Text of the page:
It also makes a big difference in the consolation news the Post and ABC offered Democrats. The 46/32 split for Dems on trust by party shows that Democrats would be considerably narrower than the 14-point lead this survey shows. The eleven point lead that Obama has over the GOP for trust on the economy would be completely gone, and the 4-point edge Obama enjoys over Republicans on the deficit would have more than reversed itself.
    Consider the ten-point partisan gap fudge when looking at these numbers on the issues, too:

    •Economy — 49/49 approval
    •Health care — 49/49
    •Federal deficit — 40/55
    •Financial regulation — 48/48

    One can see why the WaPo/ABC poll overcounts Democrats. Without them, Obama’s numbers would utterly collapse.

    Like or Dislike: Thumb up 0 Thumb down 0

  10. Alex Knapp says:

    spago,

    The WaPo-ABC poll is a joke…although I assume it gave you the outcomes that you desired so you didn’t bother to look at the demographics…

    It gave results consistent with the trends that you can follow on Pollster or RCP. It’s not an outlier.

    Why did Obama and the Democrats still manage to hold more trust over their GOP opponents? The pollster talked to more of them, that’s how — and more of them than they did in the last poll, relative to Republicans. In the March 26th poll, the WaPo/ABC sample had a D/R/I split of 34/24/38, giving Democrats a partisan advantage of 10 points in the poll. This time, the sample’s split went 34/23/38, and even the independents split in favor of the Democrats, 19/17, up from 17/17 last month. Just to give some perspective, the partisan gap from their November 2008 poll just before the election was nine points — and 26% of the sample was Republicans, compared to 23% now.

    This breakdown of party identification is right on the money, according to Pollster.com’s poll of polls:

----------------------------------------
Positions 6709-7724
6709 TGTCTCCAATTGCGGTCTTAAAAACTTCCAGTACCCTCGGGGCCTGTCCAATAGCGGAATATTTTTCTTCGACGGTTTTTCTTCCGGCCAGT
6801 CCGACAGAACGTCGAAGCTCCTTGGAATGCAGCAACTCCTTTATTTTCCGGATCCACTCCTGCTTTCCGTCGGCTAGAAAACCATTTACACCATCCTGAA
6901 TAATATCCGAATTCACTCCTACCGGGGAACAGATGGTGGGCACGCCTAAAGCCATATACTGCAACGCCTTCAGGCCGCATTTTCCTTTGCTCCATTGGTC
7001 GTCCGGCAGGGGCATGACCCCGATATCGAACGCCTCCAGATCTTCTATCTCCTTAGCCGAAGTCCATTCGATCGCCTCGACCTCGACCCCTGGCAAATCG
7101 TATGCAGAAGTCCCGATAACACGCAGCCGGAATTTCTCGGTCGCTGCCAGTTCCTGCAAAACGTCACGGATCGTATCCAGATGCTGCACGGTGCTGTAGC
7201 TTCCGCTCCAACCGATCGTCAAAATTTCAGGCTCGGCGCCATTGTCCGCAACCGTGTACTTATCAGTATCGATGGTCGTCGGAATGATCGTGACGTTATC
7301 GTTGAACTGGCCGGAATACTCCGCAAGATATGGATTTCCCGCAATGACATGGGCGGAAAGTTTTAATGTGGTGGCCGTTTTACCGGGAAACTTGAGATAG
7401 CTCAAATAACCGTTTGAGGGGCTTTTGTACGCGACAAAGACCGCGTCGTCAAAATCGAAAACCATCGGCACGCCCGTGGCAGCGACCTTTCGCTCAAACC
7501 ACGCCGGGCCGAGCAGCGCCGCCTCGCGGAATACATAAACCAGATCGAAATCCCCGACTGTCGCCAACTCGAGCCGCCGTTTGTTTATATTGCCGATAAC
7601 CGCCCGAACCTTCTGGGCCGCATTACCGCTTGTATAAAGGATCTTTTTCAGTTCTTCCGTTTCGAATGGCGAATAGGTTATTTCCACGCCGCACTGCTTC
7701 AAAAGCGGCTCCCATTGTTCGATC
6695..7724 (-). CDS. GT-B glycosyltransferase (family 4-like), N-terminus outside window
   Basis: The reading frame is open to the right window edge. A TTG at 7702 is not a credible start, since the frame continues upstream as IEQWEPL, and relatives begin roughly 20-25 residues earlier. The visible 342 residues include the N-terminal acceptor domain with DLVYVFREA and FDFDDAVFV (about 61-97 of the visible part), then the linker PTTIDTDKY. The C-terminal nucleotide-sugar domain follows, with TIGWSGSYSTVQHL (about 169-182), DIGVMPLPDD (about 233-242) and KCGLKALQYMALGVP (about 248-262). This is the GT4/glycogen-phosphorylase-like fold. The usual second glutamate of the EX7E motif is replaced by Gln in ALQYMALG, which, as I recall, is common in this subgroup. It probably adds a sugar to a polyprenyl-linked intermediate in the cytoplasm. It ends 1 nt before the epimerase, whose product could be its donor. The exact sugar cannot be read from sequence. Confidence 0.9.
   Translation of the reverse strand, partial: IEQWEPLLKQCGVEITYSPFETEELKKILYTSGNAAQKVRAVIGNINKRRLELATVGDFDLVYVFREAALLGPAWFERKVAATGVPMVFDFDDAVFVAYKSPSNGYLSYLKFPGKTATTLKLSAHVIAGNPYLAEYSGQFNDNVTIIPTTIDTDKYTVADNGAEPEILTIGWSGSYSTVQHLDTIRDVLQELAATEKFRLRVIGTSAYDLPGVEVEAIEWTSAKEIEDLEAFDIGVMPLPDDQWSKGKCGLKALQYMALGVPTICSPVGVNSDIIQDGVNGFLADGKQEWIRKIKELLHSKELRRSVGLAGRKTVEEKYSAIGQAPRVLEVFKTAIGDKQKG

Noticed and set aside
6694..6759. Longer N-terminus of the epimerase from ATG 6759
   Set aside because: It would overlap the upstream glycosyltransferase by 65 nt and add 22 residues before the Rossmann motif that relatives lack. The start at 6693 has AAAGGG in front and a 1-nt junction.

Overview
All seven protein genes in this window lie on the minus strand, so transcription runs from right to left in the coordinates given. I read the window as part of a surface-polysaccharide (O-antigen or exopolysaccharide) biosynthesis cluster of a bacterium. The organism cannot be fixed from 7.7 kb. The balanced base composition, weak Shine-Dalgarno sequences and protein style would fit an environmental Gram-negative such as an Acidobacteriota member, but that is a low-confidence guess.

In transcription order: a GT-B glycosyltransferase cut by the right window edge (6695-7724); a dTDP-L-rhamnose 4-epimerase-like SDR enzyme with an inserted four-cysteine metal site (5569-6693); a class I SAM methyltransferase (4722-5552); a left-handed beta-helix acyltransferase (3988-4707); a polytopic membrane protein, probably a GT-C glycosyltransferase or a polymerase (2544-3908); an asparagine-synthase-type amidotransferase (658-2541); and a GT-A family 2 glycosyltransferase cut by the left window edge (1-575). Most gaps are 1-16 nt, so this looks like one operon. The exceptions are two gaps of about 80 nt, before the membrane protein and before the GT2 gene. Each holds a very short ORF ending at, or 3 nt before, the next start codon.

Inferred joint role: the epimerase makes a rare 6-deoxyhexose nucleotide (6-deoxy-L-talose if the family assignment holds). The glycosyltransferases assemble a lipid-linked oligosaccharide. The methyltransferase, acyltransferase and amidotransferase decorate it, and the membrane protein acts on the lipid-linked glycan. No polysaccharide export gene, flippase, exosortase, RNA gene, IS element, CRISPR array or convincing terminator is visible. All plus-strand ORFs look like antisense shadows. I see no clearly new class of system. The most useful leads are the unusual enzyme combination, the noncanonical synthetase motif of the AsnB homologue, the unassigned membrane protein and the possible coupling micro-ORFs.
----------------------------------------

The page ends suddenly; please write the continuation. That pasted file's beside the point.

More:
Independent: 35.8%
    Republican: 24.1%
    Democrat: 32.4%

    Oddly enough, it looks like EVERYONE’S biased! Gods!

    Or maybe, just maybe–this is the approximate breakdown of how Americans identify themselves by Party….

    … Nah! That’s crazy talk!

    Like or Dislike: Thumb up 0 Thumb down 0

  11. spago says:

    Nice invective Michael Reynolds…I shudder to think about you furiously “elaxing” yourself to images of “The One” just to summon that sweet, sweet vitriolic rhetoric for everyone to take in…but for next time…maybe just use a tube sock?

    No, no…I am completely aware of what I just did there…

    Like or Dislike: Thumb up 0 Thumb down 0

  12. spago says:

    Not according to Gallup Alex…

    Like or Dislike: Thumb up 0 Thumb down 0

  13. John Personna says:

    The Republicans are blasting away at their feet with this “we must block Wall Street regulation and do it for Main Street stuff.”

    Like or Dislike: Thumb up 0 Thumb down 0

  14. Alex Knapp says:

    Highlander,

    I think that the anger, if you look at it, is mostly coming from groups of people who (a) normally vote and (b) normally vote Republican.

    An extra riled up base is probably enough to take a few seats in the House. But not 40.